Watching a man shake sandwich ham from his head without the aid of his hands is an experience that I won't forget in a hurry. Indeed going to see Sam Simmons is an experience in itself and for the most part, a very positive experience.
Sam Simmon's About the Weather isn't so much a stand up show as a one man play. The play positions Simmons as an everyday commuter lusting after one of his fellow passengers whilst negotiating the construction of Ikea furniture (which meets a very satisfying conclusion) and waging war on a untrustworthy garden gnome. This is all chaotically strung together by the omnipresent narration of a 'weatherman' on the radio and utilising nervous audience members to play the role of the subsidiary characters in his play. The play veers off into sketches or just into the bizarre tangents of Sam Simmons mind.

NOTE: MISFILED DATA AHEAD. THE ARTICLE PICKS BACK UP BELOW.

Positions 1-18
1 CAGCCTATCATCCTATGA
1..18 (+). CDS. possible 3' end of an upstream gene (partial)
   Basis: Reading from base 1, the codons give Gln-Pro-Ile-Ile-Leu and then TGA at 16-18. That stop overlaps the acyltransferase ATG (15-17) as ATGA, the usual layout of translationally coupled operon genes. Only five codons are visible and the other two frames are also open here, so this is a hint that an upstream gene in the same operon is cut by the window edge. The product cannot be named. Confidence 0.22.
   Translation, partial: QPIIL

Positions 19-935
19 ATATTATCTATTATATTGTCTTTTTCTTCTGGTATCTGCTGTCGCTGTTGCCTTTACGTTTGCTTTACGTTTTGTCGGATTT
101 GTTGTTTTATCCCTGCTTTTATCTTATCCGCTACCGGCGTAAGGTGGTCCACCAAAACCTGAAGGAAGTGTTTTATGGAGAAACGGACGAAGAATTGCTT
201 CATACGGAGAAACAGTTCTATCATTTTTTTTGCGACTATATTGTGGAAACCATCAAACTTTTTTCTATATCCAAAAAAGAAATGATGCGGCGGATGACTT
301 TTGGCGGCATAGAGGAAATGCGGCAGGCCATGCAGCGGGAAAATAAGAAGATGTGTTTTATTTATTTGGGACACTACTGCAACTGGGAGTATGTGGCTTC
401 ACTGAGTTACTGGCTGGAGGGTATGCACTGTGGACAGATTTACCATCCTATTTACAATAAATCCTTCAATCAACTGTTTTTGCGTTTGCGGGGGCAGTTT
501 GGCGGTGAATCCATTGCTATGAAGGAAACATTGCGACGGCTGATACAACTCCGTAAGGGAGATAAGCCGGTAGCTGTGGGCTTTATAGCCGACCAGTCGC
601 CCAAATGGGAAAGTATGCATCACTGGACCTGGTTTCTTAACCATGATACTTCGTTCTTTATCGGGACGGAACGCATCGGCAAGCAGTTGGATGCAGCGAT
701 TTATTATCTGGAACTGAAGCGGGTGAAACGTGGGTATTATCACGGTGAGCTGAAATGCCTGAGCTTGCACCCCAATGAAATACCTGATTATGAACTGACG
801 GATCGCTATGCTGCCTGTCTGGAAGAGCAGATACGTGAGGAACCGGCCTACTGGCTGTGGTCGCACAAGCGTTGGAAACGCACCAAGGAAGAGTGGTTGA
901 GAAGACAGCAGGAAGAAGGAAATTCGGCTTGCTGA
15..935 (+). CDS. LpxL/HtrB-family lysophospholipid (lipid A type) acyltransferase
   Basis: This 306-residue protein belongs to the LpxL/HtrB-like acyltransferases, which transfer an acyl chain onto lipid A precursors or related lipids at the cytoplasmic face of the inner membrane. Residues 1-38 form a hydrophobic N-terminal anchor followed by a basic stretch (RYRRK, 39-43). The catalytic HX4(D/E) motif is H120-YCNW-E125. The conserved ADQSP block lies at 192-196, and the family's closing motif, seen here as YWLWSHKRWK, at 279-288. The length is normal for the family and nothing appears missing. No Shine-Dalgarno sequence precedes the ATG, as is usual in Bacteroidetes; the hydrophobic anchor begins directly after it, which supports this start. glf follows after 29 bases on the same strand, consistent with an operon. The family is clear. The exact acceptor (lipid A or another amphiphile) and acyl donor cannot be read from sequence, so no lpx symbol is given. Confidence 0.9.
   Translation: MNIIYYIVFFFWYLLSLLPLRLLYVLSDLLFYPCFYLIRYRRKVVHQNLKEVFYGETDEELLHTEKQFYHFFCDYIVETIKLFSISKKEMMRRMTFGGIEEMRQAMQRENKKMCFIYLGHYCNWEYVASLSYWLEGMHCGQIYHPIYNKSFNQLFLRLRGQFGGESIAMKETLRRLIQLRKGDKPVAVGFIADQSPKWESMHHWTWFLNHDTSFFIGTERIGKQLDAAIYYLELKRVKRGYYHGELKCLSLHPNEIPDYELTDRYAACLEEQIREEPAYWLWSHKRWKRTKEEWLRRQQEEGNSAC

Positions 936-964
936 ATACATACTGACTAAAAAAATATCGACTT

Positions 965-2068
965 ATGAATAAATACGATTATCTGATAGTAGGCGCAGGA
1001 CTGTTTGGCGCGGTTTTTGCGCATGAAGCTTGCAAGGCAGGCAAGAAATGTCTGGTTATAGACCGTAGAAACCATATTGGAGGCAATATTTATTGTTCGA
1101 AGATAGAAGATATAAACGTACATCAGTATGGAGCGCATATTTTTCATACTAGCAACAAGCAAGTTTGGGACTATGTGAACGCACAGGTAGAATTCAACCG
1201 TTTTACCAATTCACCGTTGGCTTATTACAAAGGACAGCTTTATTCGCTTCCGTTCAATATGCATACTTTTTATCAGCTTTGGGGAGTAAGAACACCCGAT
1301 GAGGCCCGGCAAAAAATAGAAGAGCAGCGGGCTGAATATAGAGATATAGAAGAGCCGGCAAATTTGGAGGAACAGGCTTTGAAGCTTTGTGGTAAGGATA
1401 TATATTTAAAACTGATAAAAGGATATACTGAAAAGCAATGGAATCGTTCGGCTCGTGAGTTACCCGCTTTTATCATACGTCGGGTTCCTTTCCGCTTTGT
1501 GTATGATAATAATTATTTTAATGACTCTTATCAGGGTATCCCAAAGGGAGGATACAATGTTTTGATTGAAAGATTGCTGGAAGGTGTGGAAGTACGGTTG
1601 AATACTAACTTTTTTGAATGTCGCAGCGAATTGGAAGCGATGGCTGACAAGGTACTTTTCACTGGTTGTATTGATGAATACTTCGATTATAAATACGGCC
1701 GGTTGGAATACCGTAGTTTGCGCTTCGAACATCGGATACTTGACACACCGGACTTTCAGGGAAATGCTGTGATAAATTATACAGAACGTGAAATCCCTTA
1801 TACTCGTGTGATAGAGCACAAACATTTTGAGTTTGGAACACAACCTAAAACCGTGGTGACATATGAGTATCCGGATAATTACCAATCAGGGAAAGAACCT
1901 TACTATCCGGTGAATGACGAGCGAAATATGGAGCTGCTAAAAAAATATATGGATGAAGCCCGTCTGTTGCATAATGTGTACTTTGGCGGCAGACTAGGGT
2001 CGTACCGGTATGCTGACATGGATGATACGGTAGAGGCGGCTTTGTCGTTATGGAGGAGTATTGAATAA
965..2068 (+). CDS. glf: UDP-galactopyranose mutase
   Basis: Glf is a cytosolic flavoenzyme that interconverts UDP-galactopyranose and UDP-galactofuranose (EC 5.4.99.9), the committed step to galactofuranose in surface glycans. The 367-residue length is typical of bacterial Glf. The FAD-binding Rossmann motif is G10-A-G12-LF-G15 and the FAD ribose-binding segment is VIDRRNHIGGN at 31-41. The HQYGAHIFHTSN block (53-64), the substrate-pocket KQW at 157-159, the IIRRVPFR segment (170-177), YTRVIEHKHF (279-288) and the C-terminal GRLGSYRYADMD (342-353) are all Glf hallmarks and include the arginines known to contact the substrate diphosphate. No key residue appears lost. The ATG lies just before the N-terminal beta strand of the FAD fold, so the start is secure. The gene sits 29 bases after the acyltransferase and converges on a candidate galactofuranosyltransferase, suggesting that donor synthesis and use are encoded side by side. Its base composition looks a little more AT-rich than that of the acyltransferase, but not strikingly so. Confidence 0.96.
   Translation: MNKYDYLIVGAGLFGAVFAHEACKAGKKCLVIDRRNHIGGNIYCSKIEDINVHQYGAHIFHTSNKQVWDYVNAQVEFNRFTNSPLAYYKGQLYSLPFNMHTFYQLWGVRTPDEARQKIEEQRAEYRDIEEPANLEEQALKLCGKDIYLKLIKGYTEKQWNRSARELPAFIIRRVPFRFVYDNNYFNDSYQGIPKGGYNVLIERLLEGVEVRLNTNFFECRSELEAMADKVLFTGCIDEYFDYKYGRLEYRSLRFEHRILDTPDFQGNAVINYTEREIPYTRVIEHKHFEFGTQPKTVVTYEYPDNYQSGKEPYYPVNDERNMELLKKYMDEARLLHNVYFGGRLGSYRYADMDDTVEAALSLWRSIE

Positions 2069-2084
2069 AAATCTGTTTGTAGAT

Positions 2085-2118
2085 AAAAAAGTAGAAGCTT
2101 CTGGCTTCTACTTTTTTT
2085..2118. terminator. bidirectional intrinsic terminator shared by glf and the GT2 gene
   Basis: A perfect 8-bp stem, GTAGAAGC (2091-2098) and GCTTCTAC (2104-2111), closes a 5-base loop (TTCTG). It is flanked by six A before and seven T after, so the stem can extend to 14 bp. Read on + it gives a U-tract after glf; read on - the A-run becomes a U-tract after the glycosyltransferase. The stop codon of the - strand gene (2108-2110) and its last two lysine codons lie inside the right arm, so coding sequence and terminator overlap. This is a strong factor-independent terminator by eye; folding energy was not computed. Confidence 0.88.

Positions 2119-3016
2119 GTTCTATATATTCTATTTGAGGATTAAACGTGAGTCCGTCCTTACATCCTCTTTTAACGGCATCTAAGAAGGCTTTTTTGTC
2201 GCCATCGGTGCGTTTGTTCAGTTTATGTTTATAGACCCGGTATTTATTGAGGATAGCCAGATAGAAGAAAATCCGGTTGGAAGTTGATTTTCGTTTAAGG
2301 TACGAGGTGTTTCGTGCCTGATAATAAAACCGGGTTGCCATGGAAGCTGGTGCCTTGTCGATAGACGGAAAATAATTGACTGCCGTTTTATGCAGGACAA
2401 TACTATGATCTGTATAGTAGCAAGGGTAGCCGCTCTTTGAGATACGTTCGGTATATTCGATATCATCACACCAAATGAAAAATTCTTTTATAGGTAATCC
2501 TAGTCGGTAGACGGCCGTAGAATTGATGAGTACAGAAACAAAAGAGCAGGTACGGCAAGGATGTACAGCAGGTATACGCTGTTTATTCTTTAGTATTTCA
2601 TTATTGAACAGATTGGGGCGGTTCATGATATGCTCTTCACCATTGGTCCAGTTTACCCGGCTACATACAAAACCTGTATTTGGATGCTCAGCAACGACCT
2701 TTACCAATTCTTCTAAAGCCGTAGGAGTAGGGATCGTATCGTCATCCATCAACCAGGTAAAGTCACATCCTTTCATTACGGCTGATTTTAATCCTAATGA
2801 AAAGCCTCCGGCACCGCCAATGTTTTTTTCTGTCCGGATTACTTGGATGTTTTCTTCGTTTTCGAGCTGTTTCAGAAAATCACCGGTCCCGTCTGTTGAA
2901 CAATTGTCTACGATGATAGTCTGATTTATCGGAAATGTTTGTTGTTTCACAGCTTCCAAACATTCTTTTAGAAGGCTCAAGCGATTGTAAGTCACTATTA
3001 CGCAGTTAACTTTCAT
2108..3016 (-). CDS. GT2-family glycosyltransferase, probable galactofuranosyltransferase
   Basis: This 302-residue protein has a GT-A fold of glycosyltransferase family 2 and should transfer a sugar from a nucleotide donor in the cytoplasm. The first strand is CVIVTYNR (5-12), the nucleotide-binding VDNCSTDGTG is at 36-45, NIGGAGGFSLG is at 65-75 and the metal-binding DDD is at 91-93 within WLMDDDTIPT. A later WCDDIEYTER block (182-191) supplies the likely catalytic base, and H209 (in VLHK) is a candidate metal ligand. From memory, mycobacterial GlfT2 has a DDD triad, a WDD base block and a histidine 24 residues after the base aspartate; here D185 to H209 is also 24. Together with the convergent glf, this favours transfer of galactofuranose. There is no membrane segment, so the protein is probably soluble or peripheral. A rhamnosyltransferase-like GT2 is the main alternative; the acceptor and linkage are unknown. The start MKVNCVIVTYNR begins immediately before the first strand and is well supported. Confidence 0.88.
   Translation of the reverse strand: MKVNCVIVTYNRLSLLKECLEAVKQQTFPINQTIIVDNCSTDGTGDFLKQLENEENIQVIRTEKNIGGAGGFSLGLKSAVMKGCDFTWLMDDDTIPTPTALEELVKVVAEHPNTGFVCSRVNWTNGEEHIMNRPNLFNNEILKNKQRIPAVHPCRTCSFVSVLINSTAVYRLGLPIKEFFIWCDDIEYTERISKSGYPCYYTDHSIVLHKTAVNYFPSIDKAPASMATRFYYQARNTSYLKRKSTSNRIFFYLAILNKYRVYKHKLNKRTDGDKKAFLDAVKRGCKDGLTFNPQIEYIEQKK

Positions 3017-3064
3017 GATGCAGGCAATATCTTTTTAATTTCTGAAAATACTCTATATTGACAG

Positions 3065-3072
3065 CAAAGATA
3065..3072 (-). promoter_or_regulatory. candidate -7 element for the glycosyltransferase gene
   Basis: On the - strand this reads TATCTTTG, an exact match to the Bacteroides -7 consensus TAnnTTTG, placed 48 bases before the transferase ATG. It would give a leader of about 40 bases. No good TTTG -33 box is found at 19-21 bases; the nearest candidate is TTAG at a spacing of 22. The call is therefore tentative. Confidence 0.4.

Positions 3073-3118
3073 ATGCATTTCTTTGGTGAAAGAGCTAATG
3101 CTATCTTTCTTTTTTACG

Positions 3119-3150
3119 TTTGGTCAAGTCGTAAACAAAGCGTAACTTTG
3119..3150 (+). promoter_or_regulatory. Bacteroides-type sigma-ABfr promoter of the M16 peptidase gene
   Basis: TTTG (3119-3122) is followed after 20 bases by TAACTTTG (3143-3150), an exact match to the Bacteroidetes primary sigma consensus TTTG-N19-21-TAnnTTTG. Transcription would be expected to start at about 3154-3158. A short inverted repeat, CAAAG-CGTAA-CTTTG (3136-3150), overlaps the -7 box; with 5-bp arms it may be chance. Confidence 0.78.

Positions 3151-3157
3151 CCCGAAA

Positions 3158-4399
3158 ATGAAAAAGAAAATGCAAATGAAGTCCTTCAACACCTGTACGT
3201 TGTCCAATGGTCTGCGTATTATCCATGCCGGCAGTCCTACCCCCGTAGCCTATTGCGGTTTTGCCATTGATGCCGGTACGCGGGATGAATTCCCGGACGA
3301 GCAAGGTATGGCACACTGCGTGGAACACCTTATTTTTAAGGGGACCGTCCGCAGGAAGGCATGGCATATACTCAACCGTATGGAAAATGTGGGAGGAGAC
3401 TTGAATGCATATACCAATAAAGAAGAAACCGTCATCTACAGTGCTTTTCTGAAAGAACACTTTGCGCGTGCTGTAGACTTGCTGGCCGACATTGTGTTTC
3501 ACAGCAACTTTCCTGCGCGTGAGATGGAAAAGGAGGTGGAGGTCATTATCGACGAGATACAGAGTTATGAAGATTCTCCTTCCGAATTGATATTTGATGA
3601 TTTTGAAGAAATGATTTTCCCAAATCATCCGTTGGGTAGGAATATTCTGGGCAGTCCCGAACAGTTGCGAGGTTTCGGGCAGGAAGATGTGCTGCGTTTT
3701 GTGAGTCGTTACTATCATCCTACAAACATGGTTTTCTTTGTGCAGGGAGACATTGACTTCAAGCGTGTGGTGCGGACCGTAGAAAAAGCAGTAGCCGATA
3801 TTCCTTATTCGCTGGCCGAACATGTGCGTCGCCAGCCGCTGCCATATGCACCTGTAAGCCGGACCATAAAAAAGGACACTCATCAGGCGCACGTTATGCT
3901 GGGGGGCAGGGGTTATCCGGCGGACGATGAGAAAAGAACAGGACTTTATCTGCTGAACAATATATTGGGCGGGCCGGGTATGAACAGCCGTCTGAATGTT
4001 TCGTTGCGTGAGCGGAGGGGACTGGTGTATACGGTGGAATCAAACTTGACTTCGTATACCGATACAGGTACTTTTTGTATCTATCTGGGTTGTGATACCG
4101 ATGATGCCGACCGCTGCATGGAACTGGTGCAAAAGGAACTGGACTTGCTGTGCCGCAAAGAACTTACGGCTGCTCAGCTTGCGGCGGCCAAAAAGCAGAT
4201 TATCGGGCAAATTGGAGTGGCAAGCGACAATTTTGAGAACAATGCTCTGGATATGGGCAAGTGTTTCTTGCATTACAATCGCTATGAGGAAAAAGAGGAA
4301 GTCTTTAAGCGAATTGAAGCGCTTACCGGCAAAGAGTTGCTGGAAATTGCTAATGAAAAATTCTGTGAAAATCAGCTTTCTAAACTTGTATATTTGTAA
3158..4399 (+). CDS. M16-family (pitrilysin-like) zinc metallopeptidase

The utmost credit must to be given to Simmons for being a truly unique presence in an industry that is filled to the brim with homogenous performers. He is an incredibly imaginative and innovative comedian that is relentlessly frivolous but underpinned with an intelligence that makes it more than a little reminiscent of The Mighty Boosh. But Simmons at times falls into a trap that The Mighty Boosh didn't, of seemingly trying to be silly just for the sake of being silly. About the Weather perhaps wasn't consistent enough but many times throughout the show Simmons genuinely illicits belly roaring laughter from the crowd. I'd certainly recommend going to see this show but it's still a little rough round the edges. Nailing this surreal humour is a very difficult balancing act that Simmons has not yet quite mastered.
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